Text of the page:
The following month, during the World Cup football tournament in Brazil, Rybolovlev rented out a villa in Rio for 30 days (at a cost of €300,000) where he organised a grand dinner party to which Prince Albert and his entourage were invited. Asked by EIC, Albert II does not recall this event: “I barely remember having [met by chance] M. Rybolovlev in Brazil,” he said.
In August 2016, Prince Albert spent a day aboard Rybolovlev’s yacht anchored off the French island of Corsica. The prince made the trip by helicopter, travelling to the port of Porto-Vecchio accompanied by a bodyguard. That evening, he returned to Monaco with Vadim Vasilyev and Stéphane Morandi, a close acquaintance of Albert, who runs an audio-visual production company.
“I have never spent several consecutive days with Mr Rybolovlev. It has always been one-time meetings,” Albert II told EIC. The Russian oligarch, who goes every year to the July bull-run celebrations in Pamplona, has invited him to join several times. “I did not accept to go,” Albert added. “I have other things to do, but I can’t always say no to everything, and you must keep a good relationship with these kind of people.”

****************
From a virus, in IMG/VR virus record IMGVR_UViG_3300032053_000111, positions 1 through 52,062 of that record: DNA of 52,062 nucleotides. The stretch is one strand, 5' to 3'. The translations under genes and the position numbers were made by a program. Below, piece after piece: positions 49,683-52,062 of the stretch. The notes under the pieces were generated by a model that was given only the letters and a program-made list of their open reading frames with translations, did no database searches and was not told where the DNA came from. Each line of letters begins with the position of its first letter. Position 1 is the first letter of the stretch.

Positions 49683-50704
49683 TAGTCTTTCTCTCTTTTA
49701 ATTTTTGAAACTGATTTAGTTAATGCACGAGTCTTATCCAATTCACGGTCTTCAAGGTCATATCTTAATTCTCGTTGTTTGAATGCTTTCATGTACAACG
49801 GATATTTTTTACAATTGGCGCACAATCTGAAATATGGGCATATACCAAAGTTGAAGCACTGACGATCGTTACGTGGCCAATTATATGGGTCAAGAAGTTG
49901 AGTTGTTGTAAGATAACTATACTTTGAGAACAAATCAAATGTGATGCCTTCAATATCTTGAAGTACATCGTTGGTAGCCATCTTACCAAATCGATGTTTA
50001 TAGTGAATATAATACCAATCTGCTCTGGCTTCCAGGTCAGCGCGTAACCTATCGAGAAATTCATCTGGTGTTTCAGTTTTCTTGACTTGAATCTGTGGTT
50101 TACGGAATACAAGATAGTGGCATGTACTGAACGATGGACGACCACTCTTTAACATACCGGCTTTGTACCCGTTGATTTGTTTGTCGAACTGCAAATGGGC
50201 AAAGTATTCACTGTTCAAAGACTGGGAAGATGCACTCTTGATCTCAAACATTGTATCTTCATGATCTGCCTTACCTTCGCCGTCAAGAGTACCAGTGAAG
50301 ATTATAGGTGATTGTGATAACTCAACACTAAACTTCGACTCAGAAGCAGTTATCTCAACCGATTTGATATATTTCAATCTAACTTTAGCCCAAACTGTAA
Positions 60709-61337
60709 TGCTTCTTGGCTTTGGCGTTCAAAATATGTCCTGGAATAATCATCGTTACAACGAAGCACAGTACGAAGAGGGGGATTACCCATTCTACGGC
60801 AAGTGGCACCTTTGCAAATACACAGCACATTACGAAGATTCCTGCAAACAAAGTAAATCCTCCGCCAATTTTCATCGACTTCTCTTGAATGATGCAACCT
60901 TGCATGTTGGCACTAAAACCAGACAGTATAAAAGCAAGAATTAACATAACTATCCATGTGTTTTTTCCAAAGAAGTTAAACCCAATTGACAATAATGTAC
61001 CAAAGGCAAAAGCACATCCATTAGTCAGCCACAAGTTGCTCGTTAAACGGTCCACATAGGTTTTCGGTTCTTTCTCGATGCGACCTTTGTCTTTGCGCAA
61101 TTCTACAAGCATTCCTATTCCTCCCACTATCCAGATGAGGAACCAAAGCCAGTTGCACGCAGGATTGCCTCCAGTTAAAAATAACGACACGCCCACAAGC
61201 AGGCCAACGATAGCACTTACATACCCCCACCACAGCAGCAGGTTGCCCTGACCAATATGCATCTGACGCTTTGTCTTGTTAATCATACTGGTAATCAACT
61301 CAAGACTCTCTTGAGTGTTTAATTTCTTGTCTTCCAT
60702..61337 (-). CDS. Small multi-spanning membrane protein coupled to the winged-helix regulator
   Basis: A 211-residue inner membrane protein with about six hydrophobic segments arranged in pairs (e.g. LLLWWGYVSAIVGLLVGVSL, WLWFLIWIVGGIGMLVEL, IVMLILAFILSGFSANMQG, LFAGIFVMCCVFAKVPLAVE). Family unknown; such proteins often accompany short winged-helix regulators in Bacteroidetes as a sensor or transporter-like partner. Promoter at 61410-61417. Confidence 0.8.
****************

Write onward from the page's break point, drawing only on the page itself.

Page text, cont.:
Jobs for the Royals and Police
The Rybolovlev clan used employment opportunities as a tool for facilitating good relations with the police. Monaco police chief Régis Asso asked Bersheda for a personal favour. “I am sending you, a little late, the CV as indicated to you of the youngster [name withheld] and would be very grateful to you if you could give him an appointment. He is the son of my Russian teacher,” wrote Asso on 16 July 2014. Asso, who served in the police force for 36 years, used his professional email address to make the request.